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Queen. Come, come, my boy, we will to Sanctuary.
Madam, farewel.
Dutch, Stay, I will

go
with

you, Queen. You have no cause.

Ārch. My gracious lady, go, And thither bear your treasure and your goods. For my part, I'll resign unto your Grace The Seal I keep; and so beride it me, As well I tender you and all of yours ! -Go, I'll conduct you to the Sanctuary. [Exeunt,

ACT III. SCENE I.

In LONDON.

The Trumpets sound. Enter Prince of Wales, the

Dukes of Gloucester and Buckingham,, Archbishop, with others.

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your chamber.

Glo. Welcome, dear Cousin, my thoughe's Sovereign, The weary way hath made you melancholy,

Prince. No, Uncle, but our crosses on the way
Have made it tedious, wearisome, and heavy.
I want inore Uncles here to welcome me.

Glo. Sweet Prince, th’untainted virtue of your years

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downwards. But I have restored Or let me die, to look on Death the reading of the old Quarto in no more... 1597, which is copied by all the

THEOBALD. other authentic Quario's, by

10 pour Chamber] Lon. which the Thought is finely and dor was anciently called Camera properly improved,

regia.

POPE. Hath

Hath not yet div'd into the world's deceit,
Nor more can you diftinguish of a man,
Than of his outward shew, which, God he knows,
Seldom or never jumpeth with the heart.
Those Uncles, which you want, were dangerous ;
Your Grace attended to their fugar'd words,
But look'd not on the poison of their hearts.
God keep you from them, and from such false friends!
Prince. God keep me from falle friends! but they

were none. Glo. My lord, the Mayor of Loudon comes to greet you.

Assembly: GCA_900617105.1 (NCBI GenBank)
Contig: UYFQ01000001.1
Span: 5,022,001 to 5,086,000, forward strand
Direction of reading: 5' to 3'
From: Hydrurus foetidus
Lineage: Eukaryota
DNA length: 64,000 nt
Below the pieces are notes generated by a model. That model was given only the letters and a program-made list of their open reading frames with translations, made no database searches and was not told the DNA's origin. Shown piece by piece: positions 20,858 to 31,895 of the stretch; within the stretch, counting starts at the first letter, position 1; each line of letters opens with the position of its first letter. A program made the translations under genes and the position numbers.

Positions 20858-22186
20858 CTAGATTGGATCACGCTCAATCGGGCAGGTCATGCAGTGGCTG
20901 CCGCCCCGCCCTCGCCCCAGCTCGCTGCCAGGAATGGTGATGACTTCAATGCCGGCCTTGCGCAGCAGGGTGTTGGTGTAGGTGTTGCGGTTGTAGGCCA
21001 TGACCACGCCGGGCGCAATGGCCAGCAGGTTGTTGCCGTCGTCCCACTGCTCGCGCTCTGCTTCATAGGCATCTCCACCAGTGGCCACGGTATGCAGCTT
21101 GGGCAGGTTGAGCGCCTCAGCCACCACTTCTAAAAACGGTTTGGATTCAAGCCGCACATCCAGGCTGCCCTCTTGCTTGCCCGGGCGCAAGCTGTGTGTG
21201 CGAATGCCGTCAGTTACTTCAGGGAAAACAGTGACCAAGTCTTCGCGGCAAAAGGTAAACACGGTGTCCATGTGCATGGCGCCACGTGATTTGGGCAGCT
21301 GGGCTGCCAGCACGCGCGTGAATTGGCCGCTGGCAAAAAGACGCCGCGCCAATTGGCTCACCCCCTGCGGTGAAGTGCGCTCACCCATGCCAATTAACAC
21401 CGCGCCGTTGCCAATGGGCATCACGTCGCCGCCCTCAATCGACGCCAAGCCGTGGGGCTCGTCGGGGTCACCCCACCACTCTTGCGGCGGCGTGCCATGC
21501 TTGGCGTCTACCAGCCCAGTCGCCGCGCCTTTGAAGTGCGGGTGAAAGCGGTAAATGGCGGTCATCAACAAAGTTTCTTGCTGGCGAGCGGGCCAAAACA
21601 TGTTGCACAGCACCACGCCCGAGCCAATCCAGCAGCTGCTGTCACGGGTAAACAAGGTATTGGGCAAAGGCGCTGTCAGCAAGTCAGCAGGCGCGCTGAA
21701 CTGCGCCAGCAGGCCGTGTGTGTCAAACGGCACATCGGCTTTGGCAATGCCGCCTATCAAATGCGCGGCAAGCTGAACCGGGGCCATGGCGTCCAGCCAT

Enter Lord Mayor.
Mayor. God bless your Grace with health and hap-

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py days!

Prince. I thank you, good my Lord, and thank

you all :

I thought my mother and my brother York,
Would long ere this have met us on the way.
Fie, what a sug is Hastings ? that he comes not
To tell us, whether they will come or no.

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Enter Lord Hastings.
Buck. And in good time here comes the sweating

lord.
Prince. Welcome, my lord, what will our mo-

ther come ? Hast. On what occafion God he knows, not I, The Queen your mother and your brother York, Have taken Sanctuary; the tender Prince Would fain have come with me to meet your Grace, But by his mother was perforce with-held.

Buck. Fie, what an indirect and peevish course Is this of hers ? Lord Cardinal, will your Grace Persuade the Queen to send the Duke of York Unto his Princely Brother presently?

If

If she deny, lord Hastings, you go with him,
And from her jealous arms pluck him perforce.

Arch. My lord of Buckingham, if my weak oratory
Can from his mother win the Duke of York.
Anon expect him here ; but if she be
Obdurate to entreaties, God forbid,
We should infringe the holy privilege
Of Sanctuary ! not for all this land
Would I be guilty of so deep a fin.

Buck. You are too senseless-obftinate, my Lord; ? Too ceremonious and traditional.

Weigh it but with the Grosiness of this age, You break not Sanctuary, in seizing him; The benefit thereof is always granted To those, whose dealings have deserv'd the place; And those, who have the wit to claim the place ; This Prince hath neither claim'd it, nor deferv'd it; Therefore, in mine opinion, cannot have it; Then taking him from thence, that is not there,

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7 Too ceremonious and tradi. fhould be read thus, tional.] Ceremonious for fuper Weigh it but with the GRBENftitious; traditional for adherent NESS of his age. to old customs. WARBURTON. i. e. the young Duke of York's,

* Weigh it but with the whom his mother had filed with CROSSNESS of This age.) But to fanctuary. The corrupted the more gross, that is, the more reading of the old quarto is fuperftitious 'the age was, the something nearer the true. stronger would be the imputa the greatness of his age. tion of violated fanctuary. The

WARBURTON. question, we see, by what fol This emendation is received lows, is whether sanctuary could by Hanmer, and is very plausibe claimed by an infant. The ble ; yet the common reading speaker resolves it in the nega- may stand. Weigh it but with tive, because it could be claimed the grofness of this age, you break by those only whose actions ne. not Sanctuary. That is, compare cessitated them to fly thither; or the act of seizing him with the by those who had an understand- gross and licentious practices of ing to demand it; neither of These times, it will not be consiwhich could be an infant's case: 'dered as a violation of fan&uary, It is plain then, the first line, for you may give such reasons as which introducs ethis reasoning, men are now used to admit.